because the cult communicates well only about 10% of the theurgy lab texts are duplicates of earlier work

This gives us 455 lab texts, obviously with different assumptions you'll get different numbers. Yet I think this is a strong argument that you can have a consistent setting with lots of lab texts available to the players.


A nice way to estimate, though I think the choice of questions to include and exclude and the underlying assumptions are highly optimistic.

  • The idea that there exists a central Mystery Cult repository or center independent of its members seems unlikely. If A creates a spell and publishes it, that can easily just involve sending a letter to B and maybe C. Are D-G really worthy of this new knowledge? And it's been a long time since anyone has chatted with H-J, who are off on the other side of Europe. The less we say of K, the better... But it's pretty likely that the 12 Theurgists don't all know each other, either because they aren't in the same cult or because cultists tend to be secretive.

  • Disseminating spells to other magi in the cult makes the spell less effective for you: RAW, if someone else has the spirit on tap, you cannot. If the other cultist is careless or malicious, the spell becomes total dead weight. Unlike regular magi, theurges have a great incentive not to share, even beyond the "You're not cleared for this."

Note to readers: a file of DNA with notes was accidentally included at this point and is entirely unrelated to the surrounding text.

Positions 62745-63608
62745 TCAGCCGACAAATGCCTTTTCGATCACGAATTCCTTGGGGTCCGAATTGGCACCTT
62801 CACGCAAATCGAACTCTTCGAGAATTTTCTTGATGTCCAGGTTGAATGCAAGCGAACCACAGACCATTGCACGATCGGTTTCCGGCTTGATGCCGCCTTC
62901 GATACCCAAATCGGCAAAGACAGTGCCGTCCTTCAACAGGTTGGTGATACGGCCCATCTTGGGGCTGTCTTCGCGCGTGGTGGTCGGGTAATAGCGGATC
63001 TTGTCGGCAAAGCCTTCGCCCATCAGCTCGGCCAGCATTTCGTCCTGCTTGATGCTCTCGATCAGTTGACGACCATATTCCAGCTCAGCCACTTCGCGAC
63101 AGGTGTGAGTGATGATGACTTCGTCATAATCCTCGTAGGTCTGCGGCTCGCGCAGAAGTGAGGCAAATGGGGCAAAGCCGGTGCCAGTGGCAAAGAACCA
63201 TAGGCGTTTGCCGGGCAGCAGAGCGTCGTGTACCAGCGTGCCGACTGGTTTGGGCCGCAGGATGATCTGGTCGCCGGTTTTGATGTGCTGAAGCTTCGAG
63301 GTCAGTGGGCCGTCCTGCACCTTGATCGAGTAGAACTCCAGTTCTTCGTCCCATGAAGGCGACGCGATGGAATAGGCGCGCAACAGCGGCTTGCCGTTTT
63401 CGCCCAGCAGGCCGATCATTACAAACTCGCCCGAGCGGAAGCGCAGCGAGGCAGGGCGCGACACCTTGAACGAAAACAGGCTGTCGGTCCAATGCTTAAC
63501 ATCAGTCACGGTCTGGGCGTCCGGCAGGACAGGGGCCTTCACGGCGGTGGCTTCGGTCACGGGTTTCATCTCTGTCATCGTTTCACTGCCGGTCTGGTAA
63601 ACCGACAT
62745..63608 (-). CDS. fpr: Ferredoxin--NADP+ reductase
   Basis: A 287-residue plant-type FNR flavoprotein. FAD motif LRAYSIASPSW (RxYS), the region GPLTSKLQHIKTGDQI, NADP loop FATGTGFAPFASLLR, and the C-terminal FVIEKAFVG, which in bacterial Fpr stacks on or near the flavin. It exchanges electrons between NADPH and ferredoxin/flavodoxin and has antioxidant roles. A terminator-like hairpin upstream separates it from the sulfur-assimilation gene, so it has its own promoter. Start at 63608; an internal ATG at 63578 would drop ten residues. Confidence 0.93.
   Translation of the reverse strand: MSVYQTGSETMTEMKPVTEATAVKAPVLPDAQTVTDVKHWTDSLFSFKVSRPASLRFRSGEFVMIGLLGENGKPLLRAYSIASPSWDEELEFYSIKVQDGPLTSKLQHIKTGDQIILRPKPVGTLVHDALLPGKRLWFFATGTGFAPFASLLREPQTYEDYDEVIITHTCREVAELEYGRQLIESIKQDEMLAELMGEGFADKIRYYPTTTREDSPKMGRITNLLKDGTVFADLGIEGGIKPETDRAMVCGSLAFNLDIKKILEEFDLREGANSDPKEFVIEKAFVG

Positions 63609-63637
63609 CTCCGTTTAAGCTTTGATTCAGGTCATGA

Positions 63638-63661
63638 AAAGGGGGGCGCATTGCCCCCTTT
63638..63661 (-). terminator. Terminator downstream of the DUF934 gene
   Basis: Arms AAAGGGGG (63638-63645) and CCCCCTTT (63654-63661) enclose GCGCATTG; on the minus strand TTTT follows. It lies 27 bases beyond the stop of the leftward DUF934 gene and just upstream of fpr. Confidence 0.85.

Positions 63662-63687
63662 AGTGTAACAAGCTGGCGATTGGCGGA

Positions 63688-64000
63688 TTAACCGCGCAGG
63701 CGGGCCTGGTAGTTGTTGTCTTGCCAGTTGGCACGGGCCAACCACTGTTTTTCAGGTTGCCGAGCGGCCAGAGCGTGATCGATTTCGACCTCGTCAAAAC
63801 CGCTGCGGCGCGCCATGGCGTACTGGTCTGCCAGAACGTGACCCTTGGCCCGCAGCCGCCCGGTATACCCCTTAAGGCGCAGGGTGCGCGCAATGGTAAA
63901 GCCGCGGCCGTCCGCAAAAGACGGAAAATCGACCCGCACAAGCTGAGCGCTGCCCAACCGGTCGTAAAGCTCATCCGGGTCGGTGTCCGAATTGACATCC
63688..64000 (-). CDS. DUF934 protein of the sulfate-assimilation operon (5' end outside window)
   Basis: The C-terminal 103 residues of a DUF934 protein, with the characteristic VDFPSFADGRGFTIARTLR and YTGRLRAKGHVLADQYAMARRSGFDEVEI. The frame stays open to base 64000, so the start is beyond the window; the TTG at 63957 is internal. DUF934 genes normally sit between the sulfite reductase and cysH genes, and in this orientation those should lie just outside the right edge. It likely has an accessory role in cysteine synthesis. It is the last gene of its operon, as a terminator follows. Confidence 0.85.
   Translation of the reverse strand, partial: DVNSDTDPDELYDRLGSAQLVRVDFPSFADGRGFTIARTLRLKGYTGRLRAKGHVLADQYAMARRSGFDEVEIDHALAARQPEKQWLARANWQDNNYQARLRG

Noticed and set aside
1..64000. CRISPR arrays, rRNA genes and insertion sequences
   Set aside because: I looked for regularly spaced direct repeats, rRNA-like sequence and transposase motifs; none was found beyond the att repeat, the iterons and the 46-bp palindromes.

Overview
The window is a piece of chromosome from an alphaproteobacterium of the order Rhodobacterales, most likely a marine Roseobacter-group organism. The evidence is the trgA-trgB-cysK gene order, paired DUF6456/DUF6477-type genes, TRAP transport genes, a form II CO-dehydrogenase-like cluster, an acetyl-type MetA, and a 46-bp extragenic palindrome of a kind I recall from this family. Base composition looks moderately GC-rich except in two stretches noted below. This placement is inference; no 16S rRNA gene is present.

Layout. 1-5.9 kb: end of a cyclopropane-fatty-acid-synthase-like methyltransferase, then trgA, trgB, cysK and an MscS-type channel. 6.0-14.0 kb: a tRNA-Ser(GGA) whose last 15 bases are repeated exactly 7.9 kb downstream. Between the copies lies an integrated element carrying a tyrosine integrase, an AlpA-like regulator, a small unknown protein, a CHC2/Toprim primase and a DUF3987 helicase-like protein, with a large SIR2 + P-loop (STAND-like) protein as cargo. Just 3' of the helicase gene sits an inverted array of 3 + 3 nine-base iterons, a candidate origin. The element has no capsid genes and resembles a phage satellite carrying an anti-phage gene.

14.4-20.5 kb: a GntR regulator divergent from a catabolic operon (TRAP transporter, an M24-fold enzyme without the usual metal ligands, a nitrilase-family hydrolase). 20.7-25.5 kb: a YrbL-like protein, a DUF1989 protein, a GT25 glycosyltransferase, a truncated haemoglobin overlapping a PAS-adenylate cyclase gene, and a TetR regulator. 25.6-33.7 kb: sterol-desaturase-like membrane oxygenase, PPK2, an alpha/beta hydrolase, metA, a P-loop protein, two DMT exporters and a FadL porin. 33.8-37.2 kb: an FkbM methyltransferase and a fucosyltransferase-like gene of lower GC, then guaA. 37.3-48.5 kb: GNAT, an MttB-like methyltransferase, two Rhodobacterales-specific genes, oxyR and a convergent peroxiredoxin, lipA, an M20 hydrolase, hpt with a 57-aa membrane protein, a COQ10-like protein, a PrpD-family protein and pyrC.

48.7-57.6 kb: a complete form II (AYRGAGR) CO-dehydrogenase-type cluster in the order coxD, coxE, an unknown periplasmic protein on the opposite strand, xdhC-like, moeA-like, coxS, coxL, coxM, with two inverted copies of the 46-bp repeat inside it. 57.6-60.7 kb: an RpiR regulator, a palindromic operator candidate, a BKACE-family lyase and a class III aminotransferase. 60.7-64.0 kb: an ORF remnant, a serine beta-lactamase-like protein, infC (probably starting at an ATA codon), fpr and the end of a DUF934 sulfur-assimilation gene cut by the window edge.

• There's no accounting for texts that get lost or spell spirits that have been killed.

  • 0.75 spells per year per magus seems optimistic. Magi tend to spend lots of time boosting Arts. Cultists tend to have other time sinks too.

Even a casual eyeballing of your results seems unnaturally optimistic: I don't think the core rulebook lists 455 distinct spells for the entire Order.

I wouldn't be surprised most lab texts are found rather than traded, and that a surprisingly high percentage let you summon a spell spirit that no longer exists.



indeed it is more likely that such lab texts would form a personal library that would be passed on after the death of the inventing magus. In which case the primary questions will be rate of spell invention, how old a given lineage is, and whether such spells are likely to accumulate or divide at inheritance (in other words are you more likely to pick up the complete works of two masters, or half the works of one upon their death)

They're somewhat optimistic but they're not unreasonable